The library’s History Room, as part of its Local History Speaker Series, will be presenting The Blue & the Gray: Early Potteries in and Around Hudson by Jon Meredith on Thursday, February 16 at 6pm.

Jon Meredith will be speaking on the stoneware industry that flourished in Hudson in the 1800s. Mr. Meredith has researched and collected Columbia County, NY stoneware over the last thirty six years, including pieces produced at the potteries in Hudson, NY, as well as pieces made for various merchants throughout the county. Continue reading

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The Hudson Residence of Charles Alger

Engraving of the Charles C. Alger residence in Hudson, NY, 1858.

Engraving of the Charles C. Alger residence in Hudson, NY, 1858.

The History Room Committee of the Hudson Area Library as part of its Local History Speaker Series, is pleased to present The Hudson Residence of Charles C. Alger and His Patronage of Architect Alexander Jackson Davis, by Walter G. Ritchie, Jr.
This presentation is free and will be held on Thursday, December 1 at 6:00pm. in the Community Room.

In 1848, Charles Coffey Alger (1809-1874), a Massachusetts iron manufacturer, organized in conjunction with a number of Hudson’s leading businessmen the Hudson Iron Company. Designed by Alger, the new iron works went into operation in 1851, the same year that he built at the corner of Allen and Second Streets in Hudson a picturesque Gothic Revival brick house embellished with bargeboards, finials, and eared drip moldings. The residence, described by a local newspaper in 1867 as “a correct specimen of gothic architecture,” was a well-known landmark for many years, situated on a large property that extended down a slope to Cross Street. This lecture will discuss Alger’s house at 59 Allen Street and also address his patronage of the noted 19th-century New York architect Alexander Jackson Davis (1803-1892), who designed or remodeled at least three other residences for Alger.

This presentation will be held in the Community Room on the first floor of the Hudson Area Library, with wheelchair access. Admission is free and open to the public. Seating is available on a first-come, first-served basis.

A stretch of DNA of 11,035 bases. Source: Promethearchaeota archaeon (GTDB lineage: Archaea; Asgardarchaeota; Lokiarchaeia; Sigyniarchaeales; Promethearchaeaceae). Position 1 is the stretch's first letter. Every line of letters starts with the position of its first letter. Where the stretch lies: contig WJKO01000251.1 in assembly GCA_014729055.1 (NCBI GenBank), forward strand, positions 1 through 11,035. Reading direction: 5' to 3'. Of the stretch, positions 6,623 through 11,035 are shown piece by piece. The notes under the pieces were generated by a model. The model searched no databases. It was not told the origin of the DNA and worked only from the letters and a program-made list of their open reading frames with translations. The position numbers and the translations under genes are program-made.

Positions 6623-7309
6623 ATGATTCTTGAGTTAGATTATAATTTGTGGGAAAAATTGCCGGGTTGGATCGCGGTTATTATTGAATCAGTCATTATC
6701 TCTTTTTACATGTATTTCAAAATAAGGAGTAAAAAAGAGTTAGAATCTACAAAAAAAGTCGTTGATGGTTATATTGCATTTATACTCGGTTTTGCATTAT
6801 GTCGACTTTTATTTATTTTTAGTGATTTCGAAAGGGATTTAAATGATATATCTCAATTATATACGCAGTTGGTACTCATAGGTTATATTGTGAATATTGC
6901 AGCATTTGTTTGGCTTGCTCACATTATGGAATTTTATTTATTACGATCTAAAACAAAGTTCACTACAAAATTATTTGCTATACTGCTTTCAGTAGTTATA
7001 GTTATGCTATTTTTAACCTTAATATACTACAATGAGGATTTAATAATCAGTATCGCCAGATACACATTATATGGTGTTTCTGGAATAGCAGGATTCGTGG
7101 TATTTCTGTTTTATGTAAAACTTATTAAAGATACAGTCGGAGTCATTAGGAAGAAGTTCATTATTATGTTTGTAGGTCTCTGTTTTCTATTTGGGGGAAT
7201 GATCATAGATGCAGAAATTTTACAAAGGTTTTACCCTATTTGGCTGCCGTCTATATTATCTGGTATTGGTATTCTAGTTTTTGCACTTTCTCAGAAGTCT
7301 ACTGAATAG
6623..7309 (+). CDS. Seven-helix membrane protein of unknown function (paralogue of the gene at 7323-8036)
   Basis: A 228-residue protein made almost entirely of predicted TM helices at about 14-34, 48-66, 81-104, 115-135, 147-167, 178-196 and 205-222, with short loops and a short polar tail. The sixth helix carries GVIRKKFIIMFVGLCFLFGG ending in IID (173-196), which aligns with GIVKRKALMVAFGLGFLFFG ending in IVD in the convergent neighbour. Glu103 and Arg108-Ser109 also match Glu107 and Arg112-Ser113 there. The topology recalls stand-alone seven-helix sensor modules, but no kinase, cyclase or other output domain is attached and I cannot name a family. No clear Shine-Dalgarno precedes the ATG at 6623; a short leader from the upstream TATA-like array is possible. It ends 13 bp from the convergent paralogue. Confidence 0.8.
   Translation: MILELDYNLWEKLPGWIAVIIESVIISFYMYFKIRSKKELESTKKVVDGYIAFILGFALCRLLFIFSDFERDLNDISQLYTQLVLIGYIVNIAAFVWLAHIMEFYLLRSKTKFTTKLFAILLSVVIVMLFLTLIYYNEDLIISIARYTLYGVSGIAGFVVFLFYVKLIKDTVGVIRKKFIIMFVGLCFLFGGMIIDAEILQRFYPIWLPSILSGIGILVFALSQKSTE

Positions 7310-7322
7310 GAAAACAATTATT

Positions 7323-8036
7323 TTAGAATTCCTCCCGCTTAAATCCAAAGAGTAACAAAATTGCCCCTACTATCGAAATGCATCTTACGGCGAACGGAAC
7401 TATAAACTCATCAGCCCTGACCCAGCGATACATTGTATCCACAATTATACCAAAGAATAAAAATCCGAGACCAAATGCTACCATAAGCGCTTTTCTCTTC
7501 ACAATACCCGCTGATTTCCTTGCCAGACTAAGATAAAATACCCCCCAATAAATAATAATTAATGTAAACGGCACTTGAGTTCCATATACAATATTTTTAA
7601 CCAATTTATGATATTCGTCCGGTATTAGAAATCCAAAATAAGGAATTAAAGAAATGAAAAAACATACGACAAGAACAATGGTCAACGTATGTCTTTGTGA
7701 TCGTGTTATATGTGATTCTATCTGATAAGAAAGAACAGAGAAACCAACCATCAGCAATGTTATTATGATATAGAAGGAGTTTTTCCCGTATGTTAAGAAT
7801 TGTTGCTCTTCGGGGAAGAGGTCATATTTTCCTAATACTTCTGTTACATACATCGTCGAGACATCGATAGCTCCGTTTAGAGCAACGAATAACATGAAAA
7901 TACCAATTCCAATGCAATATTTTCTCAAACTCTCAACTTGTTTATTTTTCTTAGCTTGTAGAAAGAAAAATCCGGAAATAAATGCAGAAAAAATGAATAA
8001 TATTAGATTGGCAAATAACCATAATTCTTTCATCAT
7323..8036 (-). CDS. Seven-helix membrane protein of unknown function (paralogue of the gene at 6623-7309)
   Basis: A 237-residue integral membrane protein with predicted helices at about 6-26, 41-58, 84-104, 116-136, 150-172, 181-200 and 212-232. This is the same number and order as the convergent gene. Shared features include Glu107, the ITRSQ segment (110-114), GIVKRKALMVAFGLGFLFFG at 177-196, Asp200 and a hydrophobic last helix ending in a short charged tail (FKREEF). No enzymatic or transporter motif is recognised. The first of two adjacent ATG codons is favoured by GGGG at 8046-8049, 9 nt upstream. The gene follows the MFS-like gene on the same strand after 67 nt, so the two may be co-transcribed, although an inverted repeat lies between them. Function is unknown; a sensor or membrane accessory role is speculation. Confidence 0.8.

The History Room Committee’s Local History Speaker Series offers free monthly talks on diverse topics related to the history of Hudson, Greenport, Stockport, and Columbia County. The Hudson Area Library’s History Room houses a special collection that pertains to the history of the City of Hudson, as well as Columbia County and New York State. The History Room is open to the public on Saturdays from 10am-12pm, and by appointment.

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CGCC Students Present on Gotsch Papers

profgotsch

Join us on Thursday, November 10 from 6:00-8:00pm in the library’s Community Room for a presentation on the Gotsch Papers, a student-research project, co-sponsored by Columbia-Greene Community College and the Hudson Area Library as part of the college’s 50th anniversary.

Inspired by a local history project undertaken in the 1970s by former C-GCC academic dean Charles Gotsch, the current project, led by Nicole Childrose, assistant professor of history at C-GCC, follows up on Gotsch’s research, focusing on the social and cultural history of Hudson and the surrounding area in the 1800s. With support from Hudson Area Library History Room volunteers, college honor students have been delving into the library archives and other sources. During the presentation, students will discuss their research and provide an analysis of the social and cultural history of the area in the early 19th century. A question and answer session will conclude the presentation. All are welcome.

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Local History Speaker Series: Dr. Thomas Mounkhall on the Hudson River in a World History Context

We are pleased to welcome back Dr. Thomas Mounkhall to the library on Thursday, September 8 at 6pm and Sunday, September 11 at 4pm for a two part multimedia presentation as part of the library’s Local History Speaker Series. Both presentations will highlight the Hudson River during two significant time periods.

Dr. Thomas Mounkhall delivered the inaugural presentation in the Local History Speakers Series.

Dr. Thomas Mounkhall delivered the inaugural presentation in the Local History Speakers Series.

The first program (September 8) will cover the Hudson Valley from 20,000 BCE through 1500 CE, including migration, macro-change, flora diffusion, contingency and polycentrism. Mounkhall will then discuss Western European voyages of exploration through the influence of the Erie Canal on New York City from 1500 to 1830 in his second presentation (September 11).

A question and answer session will follow each presentation, accompanied by light refreshments. Attendees are welcome to come to one or both presentations. The presentations will be held in the library’s Community Room with seating available on a first-come, first-served basis.

Dr. Mounkhall has a doctorate in Modern World History from St. John’s University and over thirty years experience teaching World History in secondary schools. He is a former Adjunct Professor at SUNY New Paltz and has directed institutes in World History for high school teachers around the country. The Local History Speaker Series is a series of free monthly talks on diverse topics related to the history of Hudson, Greenport, Stockport, and Columbia County.